The pitfalls of pattern matching don’t just apply to intuitive comparisons of the behavior of associated stocks and flows. They also apply to statistics. This means, for example, that a linear regression like

stock = a + b*flow + c*time + error

is likely to go seriously wrong. That doesn’t stop such things from sneaking into the peer reviewed literature though. A more common quasi-statistical error is to take two things that might be related, measure their linear trends, and declare the relationship falsified if the trends don’t match. This bogus reasoning remains a popular pastime of climate skeptics, who ask, how could temperature go down during some period when emissions went up? (See this example.) This kind of naive naive statistical reasoning, with static mental models of dynamic phenomena, is hardly limited to climate skeptics though.

Given the dynamics, it’s actually quite easy to see how such things can occur. Here’s a more complete example of a realistic situation:

At the core, we have the same flow driving a stock. The flow is determined by a variety of test inputs , so we’re still not worrying about circular causality between the stock and flow. There is potentially feedback from the stock to an outflow, though this is not active by default. The stock is also subject to other random influences, with a standard deviation given by Driving Noise SD. We can’t necessarily observe the stock and flow directly; our observations are subject to measurement error. For purposes that will become evident momentarily, we might perform some simple manipulations of our measurements, like lagging and differencing. We can also measure trends of the stock and flow. Note that this still simplifies reality a bit, in that the flow measurement is instantaneous, rather than requiring its own integration process as physics demands. There are no complications like missing data or unequal measurement intervals.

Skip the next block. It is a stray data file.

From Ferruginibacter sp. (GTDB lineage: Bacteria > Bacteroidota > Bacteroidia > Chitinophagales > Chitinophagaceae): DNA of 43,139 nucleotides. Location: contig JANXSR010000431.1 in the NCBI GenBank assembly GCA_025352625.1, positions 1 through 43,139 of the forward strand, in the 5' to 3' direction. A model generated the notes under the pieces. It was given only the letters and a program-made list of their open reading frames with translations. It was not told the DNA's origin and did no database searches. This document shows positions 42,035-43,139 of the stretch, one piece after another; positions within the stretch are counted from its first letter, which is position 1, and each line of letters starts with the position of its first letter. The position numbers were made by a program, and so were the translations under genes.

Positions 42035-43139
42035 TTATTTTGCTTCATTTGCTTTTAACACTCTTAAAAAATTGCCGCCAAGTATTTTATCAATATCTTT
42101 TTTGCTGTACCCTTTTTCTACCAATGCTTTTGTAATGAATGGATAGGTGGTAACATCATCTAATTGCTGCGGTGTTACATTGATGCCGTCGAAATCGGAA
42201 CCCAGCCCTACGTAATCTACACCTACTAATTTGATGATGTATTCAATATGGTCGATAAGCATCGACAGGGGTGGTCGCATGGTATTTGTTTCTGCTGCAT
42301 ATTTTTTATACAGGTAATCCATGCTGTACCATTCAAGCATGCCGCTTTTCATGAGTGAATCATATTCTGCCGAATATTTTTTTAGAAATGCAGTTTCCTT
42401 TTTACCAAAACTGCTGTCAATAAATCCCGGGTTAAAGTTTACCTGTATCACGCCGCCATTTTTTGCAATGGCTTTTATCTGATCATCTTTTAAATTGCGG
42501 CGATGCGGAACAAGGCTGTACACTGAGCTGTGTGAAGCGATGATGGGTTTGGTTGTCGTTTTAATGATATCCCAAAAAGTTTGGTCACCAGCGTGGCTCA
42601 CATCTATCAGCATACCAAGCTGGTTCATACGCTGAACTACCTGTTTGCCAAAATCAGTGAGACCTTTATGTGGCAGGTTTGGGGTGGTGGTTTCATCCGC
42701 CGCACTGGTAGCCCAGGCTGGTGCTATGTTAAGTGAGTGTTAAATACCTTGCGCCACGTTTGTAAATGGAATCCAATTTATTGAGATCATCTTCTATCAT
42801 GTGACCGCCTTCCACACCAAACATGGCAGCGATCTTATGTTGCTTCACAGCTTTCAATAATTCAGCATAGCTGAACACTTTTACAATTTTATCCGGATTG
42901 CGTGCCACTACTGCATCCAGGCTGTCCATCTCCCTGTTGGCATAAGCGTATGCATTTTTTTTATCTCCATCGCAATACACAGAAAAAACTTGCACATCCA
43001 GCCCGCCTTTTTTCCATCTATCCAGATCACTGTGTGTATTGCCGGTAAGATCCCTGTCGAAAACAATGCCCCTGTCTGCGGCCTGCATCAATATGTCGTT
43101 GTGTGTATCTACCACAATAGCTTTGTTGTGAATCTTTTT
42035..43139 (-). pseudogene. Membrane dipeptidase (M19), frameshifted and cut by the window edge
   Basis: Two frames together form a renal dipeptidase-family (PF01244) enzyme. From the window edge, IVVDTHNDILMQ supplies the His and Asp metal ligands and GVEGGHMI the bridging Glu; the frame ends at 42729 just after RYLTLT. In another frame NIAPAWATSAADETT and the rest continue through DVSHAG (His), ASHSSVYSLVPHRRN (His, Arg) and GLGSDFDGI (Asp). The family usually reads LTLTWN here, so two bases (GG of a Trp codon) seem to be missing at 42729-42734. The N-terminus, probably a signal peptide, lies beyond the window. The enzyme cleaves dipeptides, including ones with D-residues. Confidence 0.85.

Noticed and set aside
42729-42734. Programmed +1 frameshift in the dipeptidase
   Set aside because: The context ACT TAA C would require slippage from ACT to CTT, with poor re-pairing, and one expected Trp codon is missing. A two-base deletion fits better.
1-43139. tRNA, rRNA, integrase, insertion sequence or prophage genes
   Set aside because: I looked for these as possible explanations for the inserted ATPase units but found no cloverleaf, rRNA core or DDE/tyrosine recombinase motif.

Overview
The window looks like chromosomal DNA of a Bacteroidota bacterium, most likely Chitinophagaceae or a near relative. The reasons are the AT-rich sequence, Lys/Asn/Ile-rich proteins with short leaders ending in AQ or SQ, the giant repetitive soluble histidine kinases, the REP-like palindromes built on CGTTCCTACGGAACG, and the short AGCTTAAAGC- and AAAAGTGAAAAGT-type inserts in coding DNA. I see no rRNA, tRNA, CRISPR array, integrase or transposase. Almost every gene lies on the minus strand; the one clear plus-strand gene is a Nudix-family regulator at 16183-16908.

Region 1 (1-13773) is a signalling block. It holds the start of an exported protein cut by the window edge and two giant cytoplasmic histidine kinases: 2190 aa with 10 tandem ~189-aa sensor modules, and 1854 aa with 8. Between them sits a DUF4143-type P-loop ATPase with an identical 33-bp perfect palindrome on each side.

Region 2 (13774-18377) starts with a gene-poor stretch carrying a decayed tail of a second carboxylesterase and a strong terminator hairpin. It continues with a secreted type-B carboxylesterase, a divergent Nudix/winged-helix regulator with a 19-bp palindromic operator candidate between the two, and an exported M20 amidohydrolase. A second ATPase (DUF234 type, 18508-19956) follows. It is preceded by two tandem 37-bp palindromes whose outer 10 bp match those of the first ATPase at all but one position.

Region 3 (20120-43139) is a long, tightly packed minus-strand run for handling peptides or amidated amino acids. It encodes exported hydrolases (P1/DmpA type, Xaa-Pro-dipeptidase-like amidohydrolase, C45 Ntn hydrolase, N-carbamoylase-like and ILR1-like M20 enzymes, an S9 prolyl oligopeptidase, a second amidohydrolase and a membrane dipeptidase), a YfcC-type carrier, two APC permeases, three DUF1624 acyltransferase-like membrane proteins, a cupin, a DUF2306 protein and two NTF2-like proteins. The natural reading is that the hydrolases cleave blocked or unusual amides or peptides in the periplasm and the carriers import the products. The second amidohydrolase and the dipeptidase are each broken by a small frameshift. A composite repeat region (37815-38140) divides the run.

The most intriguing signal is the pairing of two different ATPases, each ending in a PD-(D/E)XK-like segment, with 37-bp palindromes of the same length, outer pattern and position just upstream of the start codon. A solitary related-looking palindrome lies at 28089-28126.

Now for an experiment. First, suppose that the flow is random (pink noise) and there are no measurement errors, driving noise, or outflows. In that case, you see this:

Once could actually draw some superstitious conclusions about the stock and flow time series above by breaking them into apparent episodes, but that’s quite likely to mislead unless you’re thinking explicitly about the bathtub. Looking at a stock-flow scatter plot, it appears that there is no relationship:

Of course, we know this is wrong because we built the model with perfect Flow->Stock causality. The usual statistical trick to reveal the relationship is to undo the integration by taking the first difference of the stock data. When you do that, plotting the *change *in the stock vs. the flow (lagged one period to account for the differencing), the relationship reappears:

Unfortunately, this is not a very robust procedure. Derivatives amplify noise, and it’s easy for other things to go wrong, like getting the reporting lags misaligned. Adding driving noise and measurement errors to the last experiment, we can see how the observed slope of the relationship disappears into the mist:

*Lucky vs. unlucky random draws, with relationships partially to completely obscured by noise.*

In any case, comparison of *trends *of the Stock and Flow is not informative. In effect, a trend comparison is taking the derivatives of both sides of the equation, so it doesn’t undo the integration – it just shifts it to another level and amplifies noise. Here’s a comparison of trend estimates (from a second order smooth) from the noisy experiment above:

It actually doesn’t matter what smoothing or regression algorithm you use to estimate the trends, because no amount of manipulation can make up for the fact that you’re ignoring bathtub dynamics.

In cases where noise defeats differencing, it’s still possible to get some information out of the experiments above by getting more sophisticated (estimating a dynamic model, with Kalman filtering), but for that you have to be fully immersed in the bathtub.

## 2 thoughts on “Bathtub Statistics”